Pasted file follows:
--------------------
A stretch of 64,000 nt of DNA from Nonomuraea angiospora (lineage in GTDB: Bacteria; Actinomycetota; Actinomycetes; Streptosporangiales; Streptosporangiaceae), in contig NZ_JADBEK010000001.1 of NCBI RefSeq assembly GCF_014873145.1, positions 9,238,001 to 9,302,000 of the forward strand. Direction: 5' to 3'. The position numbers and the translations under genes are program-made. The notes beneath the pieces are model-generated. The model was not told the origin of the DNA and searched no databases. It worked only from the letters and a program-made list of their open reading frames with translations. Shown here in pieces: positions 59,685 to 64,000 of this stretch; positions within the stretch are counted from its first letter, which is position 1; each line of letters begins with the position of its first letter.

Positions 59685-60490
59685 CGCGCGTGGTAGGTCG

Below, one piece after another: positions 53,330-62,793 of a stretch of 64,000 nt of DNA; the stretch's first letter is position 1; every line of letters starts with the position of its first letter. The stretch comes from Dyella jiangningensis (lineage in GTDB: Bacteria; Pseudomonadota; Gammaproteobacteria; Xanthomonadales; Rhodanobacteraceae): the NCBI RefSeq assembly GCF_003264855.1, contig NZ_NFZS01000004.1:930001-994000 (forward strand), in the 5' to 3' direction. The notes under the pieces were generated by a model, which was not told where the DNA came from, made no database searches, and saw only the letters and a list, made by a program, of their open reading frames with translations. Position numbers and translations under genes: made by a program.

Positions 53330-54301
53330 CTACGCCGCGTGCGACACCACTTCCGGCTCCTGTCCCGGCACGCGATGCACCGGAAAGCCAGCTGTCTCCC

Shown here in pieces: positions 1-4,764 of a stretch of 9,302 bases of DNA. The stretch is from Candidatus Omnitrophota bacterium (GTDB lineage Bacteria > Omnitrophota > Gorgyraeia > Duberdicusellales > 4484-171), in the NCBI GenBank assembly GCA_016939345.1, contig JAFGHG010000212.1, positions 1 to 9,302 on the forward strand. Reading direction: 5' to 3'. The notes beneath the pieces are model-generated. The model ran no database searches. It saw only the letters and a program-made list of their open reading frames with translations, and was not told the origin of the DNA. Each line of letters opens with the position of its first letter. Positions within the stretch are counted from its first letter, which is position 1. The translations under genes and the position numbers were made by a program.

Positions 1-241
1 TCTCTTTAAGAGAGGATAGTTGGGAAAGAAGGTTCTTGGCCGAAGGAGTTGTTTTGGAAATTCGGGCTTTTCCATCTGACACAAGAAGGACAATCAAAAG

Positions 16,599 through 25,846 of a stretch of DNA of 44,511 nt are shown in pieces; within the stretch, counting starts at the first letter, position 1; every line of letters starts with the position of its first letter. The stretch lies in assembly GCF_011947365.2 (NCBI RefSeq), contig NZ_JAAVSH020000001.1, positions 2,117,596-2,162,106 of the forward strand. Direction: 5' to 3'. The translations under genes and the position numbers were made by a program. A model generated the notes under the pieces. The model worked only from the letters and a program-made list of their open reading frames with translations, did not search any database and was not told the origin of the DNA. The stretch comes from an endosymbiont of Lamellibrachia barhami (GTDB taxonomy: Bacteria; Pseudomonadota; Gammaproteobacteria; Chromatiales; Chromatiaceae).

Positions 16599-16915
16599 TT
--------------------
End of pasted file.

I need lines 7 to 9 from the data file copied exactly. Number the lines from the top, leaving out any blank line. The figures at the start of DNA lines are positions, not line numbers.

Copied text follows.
Shown here in pieces: positions 1-4,764 of a stretch of 9,302 bases of DNA. The stretch is from Candidatus Omnitrophota bacterium (GTDB lineage Bacteria > Omnitrophota > Gorgyraeia > Duberdicusellales > 4484-171), in the NCBI GenBank assembly GCA_016939345.1, contig JAFGHG010000212.1, positions 1 to 9,302 on the forward strand. Reading direction: 5' to 3'. The notes beneath the pieces are model-generated. The model ran no database searches. It saw only the letters and a program-made list of their open reading frames with translations, and was not told the origin of the DNA. Each line of letters opens with the position of its first letter. Positions within the stretch are counted from its first letter, which is position 1. The translations under genes and the position numbers were made by a program.

Positions 1-241
1 TCTCTTTAAGAGAGGATAGTTGGGAAAGAAGGTTCTTGGCCGAAGGAGTTGTTTTGGAAATTCGGGCTTTTCCATCTGACACAAGAAGGACAATCAAAAG